Debt advice experts say that as many has half a million Londoners may be poised to take out short term loans to finance their Christmas pending this year.
After the release of new figures condemning the high interest rate short term loans industry, one Labour MP has renewed her criticism of predatory lenders.
Bit of news this week: a councilor from Haringey has had it with payday lenders, calling on the government to cap interest rates.
If you ever want to take lessons on how to get in the spotlight and then stay there – and damn the consequences – don’t look any further than the UK’s biggest payday advance lender.
It’s no true surprise that Wonga is back in the news for more atrocities against borrowers – what else is new – but new evidence says Google may be up to no good as well.
Usually there’s no dearth of horrible news when it comes to payday loan companies doing their best to drive you mad, but the past week or so has featured high street lenders.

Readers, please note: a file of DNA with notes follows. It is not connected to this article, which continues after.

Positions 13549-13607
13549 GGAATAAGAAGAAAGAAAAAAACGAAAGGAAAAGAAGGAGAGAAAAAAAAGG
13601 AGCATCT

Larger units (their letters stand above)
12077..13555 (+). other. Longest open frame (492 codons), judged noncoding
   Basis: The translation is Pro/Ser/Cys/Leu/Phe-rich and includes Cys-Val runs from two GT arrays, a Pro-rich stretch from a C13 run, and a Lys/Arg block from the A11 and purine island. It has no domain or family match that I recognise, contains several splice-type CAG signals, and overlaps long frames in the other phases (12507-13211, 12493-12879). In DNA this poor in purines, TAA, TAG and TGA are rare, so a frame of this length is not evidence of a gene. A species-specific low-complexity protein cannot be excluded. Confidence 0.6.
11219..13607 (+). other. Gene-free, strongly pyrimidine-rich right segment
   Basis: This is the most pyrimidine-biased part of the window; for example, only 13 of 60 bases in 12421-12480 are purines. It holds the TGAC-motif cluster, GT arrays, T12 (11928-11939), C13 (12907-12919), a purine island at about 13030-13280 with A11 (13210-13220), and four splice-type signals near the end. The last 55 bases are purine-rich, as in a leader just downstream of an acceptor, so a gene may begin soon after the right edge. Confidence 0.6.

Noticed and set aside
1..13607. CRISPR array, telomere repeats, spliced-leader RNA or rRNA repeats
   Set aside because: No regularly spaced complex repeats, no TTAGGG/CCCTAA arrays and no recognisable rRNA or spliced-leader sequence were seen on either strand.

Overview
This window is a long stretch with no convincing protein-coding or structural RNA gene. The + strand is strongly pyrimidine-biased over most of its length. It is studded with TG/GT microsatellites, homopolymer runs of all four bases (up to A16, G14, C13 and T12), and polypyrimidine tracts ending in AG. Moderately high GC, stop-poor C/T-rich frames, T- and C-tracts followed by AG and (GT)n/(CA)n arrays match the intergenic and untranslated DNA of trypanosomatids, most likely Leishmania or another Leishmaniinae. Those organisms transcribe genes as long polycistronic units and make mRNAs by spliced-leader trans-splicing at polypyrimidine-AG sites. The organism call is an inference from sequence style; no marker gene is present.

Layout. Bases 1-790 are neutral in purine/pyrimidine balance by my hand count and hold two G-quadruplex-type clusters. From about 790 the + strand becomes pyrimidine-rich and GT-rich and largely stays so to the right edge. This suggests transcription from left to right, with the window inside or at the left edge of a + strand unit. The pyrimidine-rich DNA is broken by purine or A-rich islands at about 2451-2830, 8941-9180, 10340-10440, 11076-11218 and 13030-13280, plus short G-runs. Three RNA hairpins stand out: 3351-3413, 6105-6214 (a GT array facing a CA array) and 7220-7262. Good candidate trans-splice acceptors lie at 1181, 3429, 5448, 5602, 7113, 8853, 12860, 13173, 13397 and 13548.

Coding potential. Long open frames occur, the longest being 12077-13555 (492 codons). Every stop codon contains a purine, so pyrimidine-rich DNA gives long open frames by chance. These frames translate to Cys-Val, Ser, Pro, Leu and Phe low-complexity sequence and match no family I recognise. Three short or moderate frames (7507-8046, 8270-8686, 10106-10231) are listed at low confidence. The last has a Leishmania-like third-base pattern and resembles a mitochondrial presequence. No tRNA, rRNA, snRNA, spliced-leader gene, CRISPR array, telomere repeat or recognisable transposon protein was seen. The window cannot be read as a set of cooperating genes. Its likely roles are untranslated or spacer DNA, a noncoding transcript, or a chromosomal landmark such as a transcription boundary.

As if having to see payday loan adverts on Red or Black? wasn’t bad enough, now Wonga is considering a foray into the mortgage lending market sometime in the future.
While the Bank of England hasn’t done so yet, the writing is on the wall – the base rate may drop by 0.25 percentage points by the end of the year, bringing cheaper loans.
If you’re in a financial bind that sees you having to make the choice between using a payday loan provider or seeking out your local credit union, the decision should be a no-brainer.
The Consumer Finance Association has announced a new code of practice for payday lenders, but is it enough to protect consumers against payday advance lenders?